FIG. 4 illustrates still another embodiment of the present invention wherein the crucible assembly 1 and 2, for example, the lower crucible 2 is constructed so as to permit selection of levels of the molten material. Three overflow passages 81, 82 and 83 are arranged in different heights from the bottom surface, all but one passage being closed by means of plugs 12 and the opened passage determining the desired level. A receptacle for receiving the excess portion of material overflown from the passage 7 of the first crucible 1 is indicated at 101, and another receptacle for the passages 81, 82 and 83 of the second crucible 2 is indicated at 102. Nozzles through which the materials are supplied to the crucibles 1 and 2 are indicated at 13 and 14 respectively.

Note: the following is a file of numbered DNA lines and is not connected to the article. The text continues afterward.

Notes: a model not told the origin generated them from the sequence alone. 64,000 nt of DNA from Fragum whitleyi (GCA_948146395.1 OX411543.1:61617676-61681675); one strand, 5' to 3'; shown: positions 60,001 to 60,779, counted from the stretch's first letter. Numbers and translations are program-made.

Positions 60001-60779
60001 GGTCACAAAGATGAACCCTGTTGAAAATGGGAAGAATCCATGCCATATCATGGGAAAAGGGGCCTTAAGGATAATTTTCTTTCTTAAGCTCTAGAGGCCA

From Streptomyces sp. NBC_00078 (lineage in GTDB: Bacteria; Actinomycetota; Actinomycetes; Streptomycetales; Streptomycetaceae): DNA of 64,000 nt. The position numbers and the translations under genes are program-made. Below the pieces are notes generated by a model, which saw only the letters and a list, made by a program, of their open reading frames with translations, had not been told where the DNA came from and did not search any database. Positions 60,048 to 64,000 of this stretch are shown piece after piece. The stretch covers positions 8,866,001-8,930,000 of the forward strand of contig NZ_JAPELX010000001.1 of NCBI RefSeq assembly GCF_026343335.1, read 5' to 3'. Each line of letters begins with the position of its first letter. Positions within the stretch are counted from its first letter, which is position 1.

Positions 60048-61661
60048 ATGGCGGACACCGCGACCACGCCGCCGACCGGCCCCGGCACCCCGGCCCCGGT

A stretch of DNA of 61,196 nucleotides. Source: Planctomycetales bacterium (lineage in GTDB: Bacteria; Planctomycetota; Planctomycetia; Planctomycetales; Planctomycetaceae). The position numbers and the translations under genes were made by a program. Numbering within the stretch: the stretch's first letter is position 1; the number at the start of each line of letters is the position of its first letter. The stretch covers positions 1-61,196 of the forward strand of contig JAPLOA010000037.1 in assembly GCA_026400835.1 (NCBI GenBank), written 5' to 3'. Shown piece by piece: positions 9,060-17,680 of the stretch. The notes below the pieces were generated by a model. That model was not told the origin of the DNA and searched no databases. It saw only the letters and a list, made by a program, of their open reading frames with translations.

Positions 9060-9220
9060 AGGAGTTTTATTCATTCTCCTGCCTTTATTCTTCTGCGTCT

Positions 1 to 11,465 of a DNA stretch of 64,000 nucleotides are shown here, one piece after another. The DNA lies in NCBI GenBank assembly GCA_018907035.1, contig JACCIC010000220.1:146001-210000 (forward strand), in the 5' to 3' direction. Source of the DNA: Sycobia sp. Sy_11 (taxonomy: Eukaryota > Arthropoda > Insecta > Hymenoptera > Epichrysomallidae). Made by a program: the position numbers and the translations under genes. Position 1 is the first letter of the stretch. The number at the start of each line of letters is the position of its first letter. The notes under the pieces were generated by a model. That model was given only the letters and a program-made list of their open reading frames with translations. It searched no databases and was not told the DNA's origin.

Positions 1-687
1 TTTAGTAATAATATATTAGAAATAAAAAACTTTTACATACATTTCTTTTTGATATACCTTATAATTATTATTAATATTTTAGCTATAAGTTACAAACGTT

It will be seen from the foregoing description that according to the method of the present invention, so as long as the excess portions of the molten materials are constantly overflowing through the overflow passages of the crucibles elements, the levels of the molten materials in the crucible elements are maintained constant during the entire spinning operation more stably than in the prior art method, and consequently the liquid pressures at the spinnerette are maintained constant to permit stable production of uniform fibers. Further, the bubbles which are formed when the materials are melted tend to float up to those excess portions of the molten materials which are to be removed by the overflow from the crucibles, thereby adding the advantage of preventing bubbles from entering the fiber being spun in a simple fashion and more completely than heretofore attainable.